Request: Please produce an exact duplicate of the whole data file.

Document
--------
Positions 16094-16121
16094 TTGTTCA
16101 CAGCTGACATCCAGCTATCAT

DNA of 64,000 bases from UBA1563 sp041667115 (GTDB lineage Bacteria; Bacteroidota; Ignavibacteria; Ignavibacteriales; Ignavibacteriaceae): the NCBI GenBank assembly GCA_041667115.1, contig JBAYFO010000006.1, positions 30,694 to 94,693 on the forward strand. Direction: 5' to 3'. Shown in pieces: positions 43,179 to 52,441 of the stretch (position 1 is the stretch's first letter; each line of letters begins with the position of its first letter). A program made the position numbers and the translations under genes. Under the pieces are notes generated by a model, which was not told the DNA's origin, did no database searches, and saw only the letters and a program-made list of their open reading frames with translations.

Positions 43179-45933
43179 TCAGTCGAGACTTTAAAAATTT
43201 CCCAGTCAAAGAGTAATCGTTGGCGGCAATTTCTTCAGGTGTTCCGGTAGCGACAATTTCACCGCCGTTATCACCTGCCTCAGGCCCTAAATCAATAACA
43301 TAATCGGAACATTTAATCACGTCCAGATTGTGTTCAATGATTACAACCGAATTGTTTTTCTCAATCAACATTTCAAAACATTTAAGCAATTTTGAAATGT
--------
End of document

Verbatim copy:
Positions 16094-16121
16094 TTGTTCA
16101 CAGCTGACATCCAGCTATCAT

DNA of 64,000 bases from UBA1563 sp041667115 (GTDB lineage Bacteria; Bacteroidota; Ignavibacteria; Ignavibacteriales; Ignavibacteriaceae): the NCBI GenBank assembly GCA_041667115.1, contig JBAYFO010000006.1, positions 30,694 to 94,693 on the forward strand. Direction: 5' to 3'. Shown in pieces: positions 43,179 to 52,441 of the stretch (position 1 is the stretch's first letter; each line of letters begins with the position of its first letter). A program made the position numbers and the translations under genes. Under the pieces are notes generated by a model, which was not told the DNA's origin, did no database searches, and saw only the letters and a program-made list of their open reading frames with translations.

Positions 43179-45933
43179 TCAGTCGAGACTTTAAAAATTT
43201 CCCAGTCAAAGAGTAATCGTTGGCGGCAATTTCTTCAGGTGTTCCGGTAGCGACAATTTCACCGCCGTTATCACCTGCCTCAGGCCCTAAATCAATAACA
43301 TAATCGGAACATTTAATCACGTCCAGATTGTGTTCAATGATTACAACCGAATTGTTTTTCTCAATCAACATTTCAAAACATTTAAGCAATTTTGAAATGT